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Research Article - (2022) Volume 16, Issue 2

Staphylococcal Scalded Skin Syndrome (SEPE): Diagnosis and Treatment: Outbreak Control Presented in a Neonatal Unit at a Clinic in Monteria Colombia 2021

Rafael Chica Polo1, Hector Rafael Pineda Roman2, Maria Jose soto Sanchez3, Maria Jose Vertel Argel4, Viviana Patricia Ibarra Ramirez5, Andrea Eloisa Ruiz Quintero6, Soraya Escudero Hoyos7, Jiseth Paola Avilez Aleman8 and Carlos Mauricio Vergara Lobo9*
 
1Neonatologist, Universidad de Buenos Aires, Argentina
2Neonatologist, Universidad de Buenos Aires, Argentina
3Third Year Pediatric Resident, Universidad del Sinu, Colombia
4General Physician, Universidad del Sinu, Colombia
5Pediatrician, Universidad de Carabobo, Aragua, Venezuela
6General Physician, FundaciĆ³n Universitaria San Martin, Colombia
7Pediatric Intensivist, Pontificia Universidade Catolica do Rio Grande do Sul, Colombia
8Nurse Epidemiologist, Universidad de Cordoba, Colombia
9Pediatric Infectologist, Universidad de Buenos Aires, Argentina
 
*Correspondence: Carlos Mauricio Vergara Lobo, Pediatric Infectologist, Universidad de Buenos Aires, Argentina, Email:

Received: 17-Dec-2021, Manuscript No. iphsj-21-12036; Editor assigned: 19-Dec-2021, Pre QC No. Preqc no.12036; Reviewed: 14-Feb-2022, QC No. Qc no.12036; Revised: 19-Feb-2022, Manuscript No. iphsj-21-12036(R); Published: 28-Feb-2022, DOI: 10.36648/1791-809X.16.2.916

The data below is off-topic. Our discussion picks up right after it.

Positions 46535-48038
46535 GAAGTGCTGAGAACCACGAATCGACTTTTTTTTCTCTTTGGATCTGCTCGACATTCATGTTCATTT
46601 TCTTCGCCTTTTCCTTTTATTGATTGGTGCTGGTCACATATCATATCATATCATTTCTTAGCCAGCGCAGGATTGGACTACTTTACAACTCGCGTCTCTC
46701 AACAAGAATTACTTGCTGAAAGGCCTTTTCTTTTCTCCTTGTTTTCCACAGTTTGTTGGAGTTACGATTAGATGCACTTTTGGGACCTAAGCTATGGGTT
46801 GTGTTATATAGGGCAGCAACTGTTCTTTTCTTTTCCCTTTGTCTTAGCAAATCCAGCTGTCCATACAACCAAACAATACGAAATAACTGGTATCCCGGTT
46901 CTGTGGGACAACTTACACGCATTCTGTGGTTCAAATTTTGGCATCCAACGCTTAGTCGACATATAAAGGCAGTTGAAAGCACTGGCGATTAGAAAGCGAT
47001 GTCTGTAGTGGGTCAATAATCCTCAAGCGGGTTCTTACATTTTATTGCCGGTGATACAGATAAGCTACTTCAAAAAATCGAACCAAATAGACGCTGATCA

Abstract

Objective: Staphylococcal scalded skin syndrome (SEPE) is a reaction to a staphylococcal skin infection in which blisters form on the skin due to a staphylococcal toxin, which is common in infants and children. In the following observational study, the appearance of cases of a staphylococcal scalded skin syndrome (SEPE) in a neonatal intensive care unit (epidemiological outbreak) associated with health care (IAAS) is analyzed and the importance of having an infection committee in the service-providing institutions for the containment of these events is highlighted.

Materials and Methods: We reported an outbreak of scalded skin staphylococcal syndrome, over a period of 4 weeks, in a neonatal intensive care unit in the city of Montería Colombia 2021, intervention measures by the institution’s infection committee to resolve the events presented.

Results: Eight patients with suggestive characteristics of SEPE were identified between May and June 2021. The germ responsible for these events was the resistant Staphylococcus Aureus methicillin, resistant to Clindamycin, sensitive to Vancomycin, Lenezolid, identified in the blister secretion in one of these patients.